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Matthew Halsall - An Ever Changing View

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    Posted: 26 Sep 2023 at 10:30pm

recording of the week,Matthew Halsall - An Ever Changing View

by Barney Whittaker  

Trumpeter Matthew Halsall has always had his finger on the pulse of the Northern scene, and the current scope of his label, Gondwana, displays his impressive knack for scouting new talent to fit his roster of meditative jazz-based sounds. It’s safe to say that the Manchester-man has done it again with his ninth all-encompassing album, An Ever Changing View. Delivering on the creative promises he and his label have come to be known for, the bandleader returns with the same rule-bending attitude he has cultivated over the last decade and a half – his ability to employ the most intricate of musical palettes whilst retaining the fearlessness of saying ‘less is more’.

 Swapping his usual Mancunian milieu for more remote surroundings, nestled (as he puts it) amongst ‘Mountains, Trees and Seas’, An Ever Changing View represents the culmination of a performing career that has seen the stalwart musician graduate from the sweaty club setting of his monthly jam session-cum-workshop residency at Manchester’s Pink Room to a headline gig at the Royal Albert Hall (coming later this month) – all under the guise of pursuing an altogether more pastoral and ‘outdoorsier’ environment and feel. This is the kind of sound world Halsall is inviting us into now, one where emotionally charged trumpet lines and electric Rhodes meld with organic woodwinds, percussion and harp.

As is often the case with recordings of this ilk, it’s the album's sparsest tracks which are its most revealing. Three brief interludes bookend the album’s ternary chapters, beginning with the prelude, ‘Tracing Nature’, which offers a calming synchronicity of arpeggiated keyboard runs and far-off birdsong. What better way to open an album steeped in natural themes than with an overture taken directly from the world around us? There is also a stringent mbira motif that weaves its way across the record, its reliable presence coming as a welcome addition to Halsall’s melodies which are blended through intimate textures of featherlight orchestration. This notion is further strengthened via the tactile ringing of bowls (actually a custom set of tuned triangular gongs) and shimmering cymbals on the pause-for-thought meditation, ‘Sunlight Reflection’. Between this pair comes the ambient spell, ‘Field of Vision’, another fine example of the healing and restorative passages that underpin the album and serve as the common denominator of its narrative.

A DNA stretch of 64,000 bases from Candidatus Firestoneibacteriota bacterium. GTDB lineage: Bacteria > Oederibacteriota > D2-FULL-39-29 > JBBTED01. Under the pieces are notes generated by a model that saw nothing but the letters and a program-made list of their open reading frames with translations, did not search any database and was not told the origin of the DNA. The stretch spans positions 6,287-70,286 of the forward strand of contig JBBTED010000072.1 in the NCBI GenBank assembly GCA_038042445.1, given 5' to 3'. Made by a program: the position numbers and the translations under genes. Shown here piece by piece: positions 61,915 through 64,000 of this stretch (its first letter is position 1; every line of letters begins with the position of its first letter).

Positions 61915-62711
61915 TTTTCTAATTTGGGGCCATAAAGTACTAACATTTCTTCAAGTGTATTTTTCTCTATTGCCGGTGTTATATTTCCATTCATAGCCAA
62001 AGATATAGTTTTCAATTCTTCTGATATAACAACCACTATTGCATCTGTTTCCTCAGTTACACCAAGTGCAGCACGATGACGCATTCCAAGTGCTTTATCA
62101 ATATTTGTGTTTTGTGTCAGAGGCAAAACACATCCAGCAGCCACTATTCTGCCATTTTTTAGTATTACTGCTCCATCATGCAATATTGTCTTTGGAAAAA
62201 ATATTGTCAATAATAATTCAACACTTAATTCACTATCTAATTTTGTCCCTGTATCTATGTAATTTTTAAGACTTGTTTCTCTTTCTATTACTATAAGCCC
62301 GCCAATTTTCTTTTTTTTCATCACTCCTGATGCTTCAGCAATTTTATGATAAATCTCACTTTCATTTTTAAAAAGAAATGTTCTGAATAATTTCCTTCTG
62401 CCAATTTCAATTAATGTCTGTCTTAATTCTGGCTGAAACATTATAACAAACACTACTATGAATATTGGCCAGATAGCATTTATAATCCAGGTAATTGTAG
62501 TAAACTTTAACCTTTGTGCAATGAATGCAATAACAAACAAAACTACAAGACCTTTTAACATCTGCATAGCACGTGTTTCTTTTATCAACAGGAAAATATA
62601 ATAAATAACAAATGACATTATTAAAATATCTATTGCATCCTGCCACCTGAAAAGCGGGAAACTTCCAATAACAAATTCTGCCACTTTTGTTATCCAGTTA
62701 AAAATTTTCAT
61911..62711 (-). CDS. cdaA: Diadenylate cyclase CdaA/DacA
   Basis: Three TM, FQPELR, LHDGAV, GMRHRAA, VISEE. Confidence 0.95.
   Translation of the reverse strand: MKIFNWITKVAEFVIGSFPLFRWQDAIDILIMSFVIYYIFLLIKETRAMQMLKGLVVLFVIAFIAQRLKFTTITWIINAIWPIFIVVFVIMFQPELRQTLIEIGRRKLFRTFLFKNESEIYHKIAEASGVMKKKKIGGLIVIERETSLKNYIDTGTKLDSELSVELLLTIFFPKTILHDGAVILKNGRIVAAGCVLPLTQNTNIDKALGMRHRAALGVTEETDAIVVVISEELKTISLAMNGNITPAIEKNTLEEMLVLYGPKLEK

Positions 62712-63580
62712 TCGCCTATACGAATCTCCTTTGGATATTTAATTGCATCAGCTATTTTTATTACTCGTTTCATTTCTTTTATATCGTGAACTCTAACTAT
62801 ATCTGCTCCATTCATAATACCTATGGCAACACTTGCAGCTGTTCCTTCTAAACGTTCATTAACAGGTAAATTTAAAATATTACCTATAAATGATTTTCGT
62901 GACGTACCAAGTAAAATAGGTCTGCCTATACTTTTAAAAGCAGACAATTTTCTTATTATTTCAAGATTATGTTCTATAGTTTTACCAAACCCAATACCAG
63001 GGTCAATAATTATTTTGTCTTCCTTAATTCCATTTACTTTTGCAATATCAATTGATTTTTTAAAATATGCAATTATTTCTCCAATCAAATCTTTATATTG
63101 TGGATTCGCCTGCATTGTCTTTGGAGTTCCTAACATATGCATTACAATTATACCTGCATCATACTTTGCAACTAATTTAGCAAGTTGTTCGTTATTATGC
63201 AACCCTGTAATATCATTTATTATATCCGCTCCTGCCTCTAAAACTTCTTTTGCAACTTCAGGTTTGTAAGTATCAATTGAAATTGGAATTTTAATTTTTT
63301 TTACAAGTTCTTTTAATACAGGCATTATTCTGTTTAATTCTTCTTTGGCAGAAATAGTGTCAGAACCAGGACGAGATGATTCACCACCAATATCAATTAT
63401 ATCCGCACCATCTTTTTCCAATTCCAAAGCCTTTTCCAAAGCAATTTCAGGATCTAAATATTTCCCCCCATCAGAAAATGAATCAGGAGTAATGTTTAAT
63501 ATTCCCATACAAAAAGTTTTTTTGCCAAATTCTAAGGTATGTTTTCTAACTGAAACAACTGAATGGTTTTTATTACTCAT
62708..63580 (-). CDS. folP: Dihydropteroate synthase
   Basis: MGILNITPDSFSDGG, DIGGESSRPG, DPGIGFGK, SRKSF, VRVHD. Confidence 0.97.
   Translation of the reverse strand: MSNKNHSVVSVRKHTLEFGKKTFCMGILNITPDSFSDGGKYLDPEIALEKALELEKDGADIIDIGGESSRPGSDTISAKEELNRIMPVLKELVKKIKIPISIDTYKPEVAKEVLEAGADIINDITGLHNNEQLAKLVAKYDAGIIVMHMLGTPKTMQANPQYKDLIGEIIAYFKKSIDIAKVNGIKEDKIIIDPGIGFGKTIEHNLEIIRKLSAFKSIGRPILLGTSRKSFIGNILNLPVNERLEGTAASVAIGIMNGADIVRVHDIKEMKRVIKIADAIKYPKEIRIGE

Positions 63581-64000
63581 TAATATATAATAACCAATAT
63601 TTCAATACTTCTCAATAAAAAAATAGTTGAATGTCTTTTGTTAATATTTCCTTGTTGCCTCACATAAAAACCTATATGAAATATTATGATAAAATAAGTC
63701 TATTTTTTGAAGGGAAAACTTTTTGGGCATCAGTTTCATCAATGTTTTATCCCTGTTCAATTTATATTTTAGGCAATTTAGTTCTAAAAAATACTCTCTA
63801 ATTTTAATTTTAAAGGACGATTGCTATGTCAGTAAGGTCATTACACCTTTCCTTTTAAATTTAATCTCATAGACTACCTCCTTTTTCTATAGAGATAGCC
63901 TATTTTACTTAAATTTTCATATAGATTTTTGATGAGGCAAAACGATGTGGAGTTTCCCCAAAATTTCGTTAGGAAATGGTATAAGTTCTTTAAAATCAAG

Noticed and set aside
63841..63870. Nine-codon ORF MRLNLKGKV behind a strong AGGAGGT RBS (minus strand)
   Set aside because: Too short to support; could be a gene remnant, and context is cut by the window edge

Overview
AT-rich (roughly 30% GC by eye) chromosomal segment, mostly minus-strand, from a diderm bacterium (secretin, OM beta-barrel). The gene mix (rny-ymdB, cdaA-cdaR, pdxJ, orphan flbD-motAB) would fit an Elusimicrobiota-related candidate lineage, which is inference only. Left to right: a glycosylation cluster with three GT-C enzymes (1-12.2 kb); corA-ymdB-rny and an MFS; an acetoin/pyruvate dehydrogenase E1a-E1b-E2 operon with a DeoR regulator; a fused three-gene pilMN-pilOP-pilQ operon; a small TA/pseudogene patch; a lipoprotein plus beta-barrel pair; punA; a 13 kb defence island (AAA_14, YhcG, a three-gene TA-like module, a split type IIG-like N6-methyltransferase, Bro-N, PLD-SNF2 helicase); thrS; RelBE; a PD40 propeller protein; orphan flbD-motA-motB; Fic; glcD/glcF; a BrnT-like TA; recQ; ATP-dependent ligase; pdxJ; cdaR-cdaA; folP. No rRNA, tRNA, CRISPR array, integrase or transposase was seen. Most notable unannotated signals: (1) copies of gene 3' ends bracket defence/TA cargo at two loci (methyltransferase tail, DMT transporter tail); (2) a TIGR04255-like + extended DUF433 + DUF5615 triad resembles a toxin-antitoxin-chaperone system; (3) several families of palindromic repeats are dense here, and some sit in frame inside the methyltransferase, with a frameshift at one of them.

Despite scaling down the ‘Gondwana Orchestra’ of yesteryear with which he recorded two respective albums in 2014 and 2015, Halsall’s ambitions are in no way diminished; rather, he and his ensemble at large have managed to conserve their brilliant philharmonic efforts. The soundscapes he is capable of manifesting range in scale and sonic proportion in a similar fashion to his most recently acclaimed labelmates, including the likes of the symphonious sax talent Jasmine Myra and Chip Wickham, the plucky musician whose woodwind contributions appear throughout An Ever Changing View (and whose latest album, Life & Love, is equally resplendent and refreshing).

As previously suggested, this album is more of an expansion of Halsall’s signature brand of low-key spiritualisms than a radical departure from them. But, please don’t presume this means the sudden inclusion of a filler album within a tremendous discography. Having already ‘found his voice’, so to speak, all that remains is for the Manc to carry on as he merrily leads us on the path to enlightenment. As the old adage goes, if ain’t broke… It is often the case that newcomers must approach jazz with an alarming deal of good faith, however, if they are to so much as glimpse the woods for the trees. Halsall and his new album contradict all that, offering a much needed antidote of accessibility to the relentlessness of today’s fast-paced world and cultural climate, which can often at times seem predictably moribund. Living in a time of digital information overload, I certainly heeded his call to take a few steps back in order to visualise an ever changing view.

Matthew Halsall plays his biggest headline show to date at the Royal Albert Hall in London on September 21st and is also touring across the UK throughout Autumn.  

Barney Whittaker

from www.prestomusic.com 

Edited by snobb - 26 Sep 2023 at 10:32pm
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